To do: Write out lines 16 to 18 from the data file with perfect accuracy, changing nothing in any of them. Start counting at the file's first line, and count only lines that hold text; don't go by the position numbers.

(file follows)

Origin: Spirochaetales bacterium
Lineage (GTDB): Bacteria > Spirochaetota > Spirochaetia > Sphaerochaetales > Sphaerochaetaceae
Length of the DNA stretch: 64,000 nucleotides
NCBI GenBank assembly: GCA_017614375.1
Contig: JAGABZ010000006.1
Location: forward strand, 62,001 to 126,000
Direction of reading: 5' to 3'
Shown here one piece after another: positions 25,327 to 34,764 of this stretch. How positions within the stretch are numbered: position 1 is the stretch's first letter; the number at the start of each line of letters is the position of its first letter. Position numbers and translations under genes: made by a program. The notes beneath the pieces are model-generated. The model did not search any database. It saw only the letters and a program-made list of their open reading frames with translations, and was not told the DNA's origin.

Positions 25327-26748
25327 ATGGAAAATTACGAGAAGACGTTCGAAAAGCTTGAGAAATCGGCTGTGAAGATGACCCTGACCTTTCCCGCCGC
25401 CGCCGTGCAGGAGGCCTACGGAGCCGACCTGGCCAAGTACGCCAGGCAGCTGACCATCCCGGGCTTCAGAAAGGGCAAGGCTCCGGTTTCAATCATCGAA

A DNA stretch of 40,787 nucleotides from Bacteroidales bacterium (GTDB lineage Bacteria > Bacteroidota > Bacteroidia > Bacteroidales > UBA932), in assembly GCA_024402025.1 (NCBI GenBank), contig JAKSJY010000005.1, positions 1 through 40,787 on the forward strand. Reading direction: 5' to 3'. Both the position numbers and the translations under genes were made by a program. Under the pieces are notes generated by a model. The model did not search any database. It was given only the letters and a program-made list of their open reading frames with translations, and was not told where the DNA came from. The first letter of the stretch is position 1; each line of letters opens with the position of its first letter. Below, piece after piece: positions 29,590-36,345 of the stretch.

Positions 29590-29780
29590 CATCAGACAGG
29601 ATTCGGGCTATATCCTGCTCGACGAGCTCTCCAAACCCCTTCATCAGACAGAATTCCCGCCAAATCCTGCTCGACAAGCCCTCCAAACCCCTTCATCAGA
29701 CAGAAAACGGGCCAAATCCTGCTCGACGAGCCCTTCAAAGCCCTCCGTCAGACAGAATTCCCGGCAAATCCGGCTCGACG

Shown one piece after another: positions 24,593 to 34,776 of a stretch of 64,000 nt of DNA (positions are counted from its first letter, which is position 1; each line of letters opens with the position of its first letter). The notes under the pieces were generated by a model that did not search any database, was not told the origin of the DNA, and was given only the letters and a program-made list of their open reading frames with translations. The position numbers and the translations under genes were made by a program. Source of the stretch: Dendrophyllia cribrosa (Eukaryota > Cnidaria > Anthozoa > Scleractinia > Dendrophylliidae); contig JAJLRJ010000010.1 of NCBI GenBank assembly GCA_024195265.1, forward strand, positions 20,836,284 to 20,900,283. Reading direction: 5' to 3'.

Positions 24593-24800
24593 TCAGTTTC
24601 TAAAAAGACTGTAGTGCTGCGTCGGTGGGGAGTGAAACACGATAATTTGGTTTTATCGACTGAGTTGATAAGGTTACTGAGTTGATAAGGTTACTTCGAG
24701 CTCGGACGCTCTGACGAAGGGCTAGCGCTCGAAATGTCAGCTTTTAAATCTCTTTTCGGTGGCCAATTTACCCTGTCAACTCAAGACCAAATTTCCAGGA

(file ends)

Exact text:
29701 CAGAAAACGGGCCAAATCCTGCTCGACGAGCCCTTCAAAGCCCTCCGTCAGACAGAATTCCCGGCAAATCCGGCTCGACG

Shown one piece after another: positions 24,593 to 34,776 of a stretch of 64,000 nt of DNA (positions are counted from its first letter, which is position 1; each line of letters opens with the position of its first letter). The notes under the pieces were generated by a model that did not search any database, was not told the origin of the DNA, and was given only the letters and a program-made list of their open reading frames with translations. The position numbers and the translations under genes were made by a program. Source of the stretch: Dendrophyllia cribrosa (Eukaryota > Cnidaria > Anthozoa > Scleractinia > Dendrophylliidae); contig JAJLRJ010000010.1 of NCBI GenBank assembly GCA_024195265.1, forward strand, positions 20,836,284 to 20,900,283. Reading direction: 5' to 3'.

Positions 24593-24800